Would he have chosen, like me, a nice safe Volvo? After all Volvo have been leaders in the field of safety and fuel efficient cars for over fifty years. Maybe a second hand Volvo Estate with three rows of seats that would have fitted the disciples as they moved from town to town? You can imagine the kind of Volvo I mean. It is about twenty years old and the tailgate has stickers from National Parks and Glastonbury, from Maynooth University and from Greenpeace.
Over the Christmas I travelled the galaxy of cars in my mind and came to the conclusion that Jesus was probably a public transport person. After all that!!
I can imagine him in scarf and heavy coat waiting for the 46A bus to arrive. He knows the bus conductor by name. His apostles half fill the bus. They will take the bus into town and the train to Cork to meet some Gentiles who live in the Southern part of Ireland.
I think Jesus would use public transport because it is more democratic. Cars insulate us and emphasize our individuality and separateness. Public transport would be the first choice of Jesus. Will someone else make the same discovery as me and rename their bus or train fleet?
As I look out the window, the rain has replaced the snow. That is progress. Next year I predict the hit single at the end of the year will be, I ‘I’m praying for a green Christmas’...


  1. I agree, Jesus would have used public transport, like myself where I get ideas for characters on buses and darts, He would like to have been among people.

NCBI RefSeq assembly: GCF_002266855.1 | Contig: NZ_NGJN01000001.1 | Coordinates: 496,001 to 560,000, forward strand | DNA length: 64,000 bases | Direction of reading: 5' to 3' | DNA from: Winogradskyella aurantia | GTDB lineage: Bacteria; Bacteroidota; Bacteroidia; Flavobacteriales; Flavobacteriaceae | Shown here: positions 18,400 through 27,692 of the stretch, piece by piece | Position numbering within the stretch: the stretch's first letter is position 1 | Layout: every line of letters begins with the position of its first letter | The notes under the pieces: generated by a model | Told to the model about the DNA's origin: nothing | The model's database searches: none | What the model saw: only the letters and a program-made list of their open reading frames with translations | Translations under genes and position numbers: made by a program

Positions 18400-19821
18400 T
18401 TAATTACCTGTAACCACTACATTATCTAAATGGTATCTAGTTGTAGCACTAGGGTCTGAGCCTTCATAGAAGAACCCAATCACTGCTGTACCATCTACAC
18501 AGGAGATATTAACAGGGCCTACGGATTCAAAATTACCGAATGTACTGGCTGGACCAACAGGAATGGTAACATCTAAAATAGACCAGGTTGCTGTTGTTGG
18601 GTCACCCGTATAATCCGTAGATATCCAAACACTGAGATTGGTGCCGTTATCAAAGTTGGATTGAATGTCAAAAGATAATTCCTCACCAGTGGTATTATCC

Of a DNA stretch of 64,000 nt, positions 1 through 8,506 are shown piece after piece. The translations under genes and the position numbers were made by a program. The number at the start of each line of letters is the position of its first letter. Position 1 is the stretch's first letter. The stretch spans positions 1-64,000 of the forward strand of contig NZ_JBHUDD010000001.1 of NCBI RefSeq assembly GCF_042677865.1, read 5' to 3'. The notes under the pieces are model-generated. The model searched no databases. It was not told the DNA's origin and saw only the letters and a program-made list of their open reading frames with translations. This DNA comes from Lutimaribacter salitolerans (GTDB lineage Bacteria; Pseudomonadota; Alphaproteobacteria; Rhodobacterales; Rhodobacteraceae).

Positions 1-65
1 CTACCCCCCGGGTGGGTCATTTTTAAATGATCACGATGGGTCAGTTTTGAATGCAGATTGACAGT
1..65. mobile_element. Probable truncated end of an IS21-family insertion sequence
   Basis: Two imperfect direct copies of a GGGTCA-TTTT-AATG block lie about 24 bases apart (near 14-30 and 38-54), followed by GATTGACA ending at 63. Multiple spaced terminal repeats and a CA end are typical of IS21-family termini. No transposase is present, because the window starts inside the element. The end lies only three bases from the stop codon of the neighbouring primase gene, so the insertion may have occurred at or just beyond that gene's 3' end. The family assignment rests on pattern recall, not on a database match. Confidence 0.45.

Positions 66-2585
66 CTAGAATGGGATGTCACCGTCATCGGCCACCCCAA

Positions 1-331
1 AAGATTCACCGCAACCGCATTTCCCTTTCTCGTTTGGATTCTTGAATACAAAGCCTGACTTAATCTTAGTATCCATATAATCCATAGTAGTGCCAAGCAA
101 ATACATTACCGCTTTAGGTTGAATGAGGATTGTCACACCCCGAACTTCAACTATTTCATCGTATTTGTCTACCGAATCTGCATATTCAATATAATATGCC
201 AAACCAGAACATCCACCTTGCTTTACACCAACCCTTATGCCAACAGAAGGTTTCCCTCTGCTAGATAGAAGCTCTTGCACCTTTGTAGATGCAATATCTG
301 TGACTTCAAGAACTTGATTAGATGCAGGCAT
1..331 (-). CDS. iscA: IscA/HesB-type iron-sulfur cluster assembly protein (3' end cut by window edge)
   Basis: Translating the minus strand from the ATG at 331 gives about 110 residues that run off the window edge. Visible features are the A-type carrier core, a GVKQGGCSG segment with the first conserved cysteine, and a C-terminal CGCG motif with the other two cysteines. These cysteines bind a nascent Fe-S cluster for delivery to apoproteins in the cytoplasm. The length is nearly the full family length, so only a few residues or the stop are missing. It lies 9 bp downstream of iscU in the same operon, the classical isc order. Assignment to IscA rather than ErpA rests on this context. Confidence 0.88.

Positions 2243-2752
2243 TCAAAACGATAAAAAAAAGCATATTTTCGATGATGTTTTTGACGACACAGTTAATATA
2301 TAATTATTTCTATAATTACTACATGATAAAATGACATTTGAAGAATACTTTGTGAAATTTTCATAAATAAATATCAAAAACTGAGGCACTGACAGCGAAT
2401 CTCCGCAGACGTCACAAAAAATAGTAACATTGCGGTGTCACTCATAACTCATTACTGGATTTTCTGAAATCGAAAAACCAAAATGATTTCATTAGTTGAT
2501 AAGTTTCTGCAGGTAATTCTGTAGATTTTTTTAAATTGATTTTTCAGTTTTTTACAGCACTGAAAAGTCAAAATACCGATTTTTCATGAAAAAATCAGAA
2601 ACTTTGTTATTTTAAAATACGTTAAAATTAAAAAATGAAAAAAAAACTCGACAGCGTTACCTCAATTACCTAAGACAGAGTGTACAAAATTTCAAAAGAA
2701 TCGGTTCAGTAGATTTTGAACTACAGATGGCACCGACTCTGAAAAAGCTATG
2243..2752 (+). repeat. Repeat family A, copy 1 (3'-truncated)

I survived the snow and ice in an old peugeot 206 so I wont be changing to a big gas guzzler next year. I would love to have seen that igloo, wasnt Christmas morning beautiful?
    Have a wonderful 2011, thanks for all your supportive comments in 2010.

  2. Thanks Doris for your kind wishes and may I reply in my altar boy Latin - et cum spiritu tuo -and also with you!! Among other things I wish you many happy journeys on the Dart as it glides alongside welcoming Dublin Bay, listening to your favourite music and reading your favourite short stories!!

  3. Apologies to all! The last comment should have been directed to Brigid!! Happy New Year all.

  4. ohhh.. off I go to sell my negative equity 4x4 which we can no longer afford - but equally cant afford to sell. but it did make me feel safer in the snow! I don't know about making me feel superior - at 6' tall, I'm used to being able to seeing over everyone;s heads anyway!!!

    Ha ha

    Have a great 2011!

  5. Hi Barbara, thanks for your kind wishes and enjoyed your New Year recent blog. You are someone I always look up to, mind you at 5ft 7 I look up to most people.. Have a great twoeleven.. P
    PS Getting great value out of the photos that Paul took for us..

  6. I wished I'd had a 4x4 in the snow but then the only time we ever had one (not ours, the NGOs)was in Africa and Asia where they were essential and didn't guarantee safe passage in bad conditions! heard a great Documentary on One programme last year Axles of Evil about the proliferation of 4x4s in Ireland during the Celtic Tiger years and it didn't paint a pretty picture of us - conspicuous consumption showed our insecurities and became a tad vulgar when they became status symbols. Programme's available as a podcast on RTE website. Happy New Year! Keep on visiting my blog in 2011!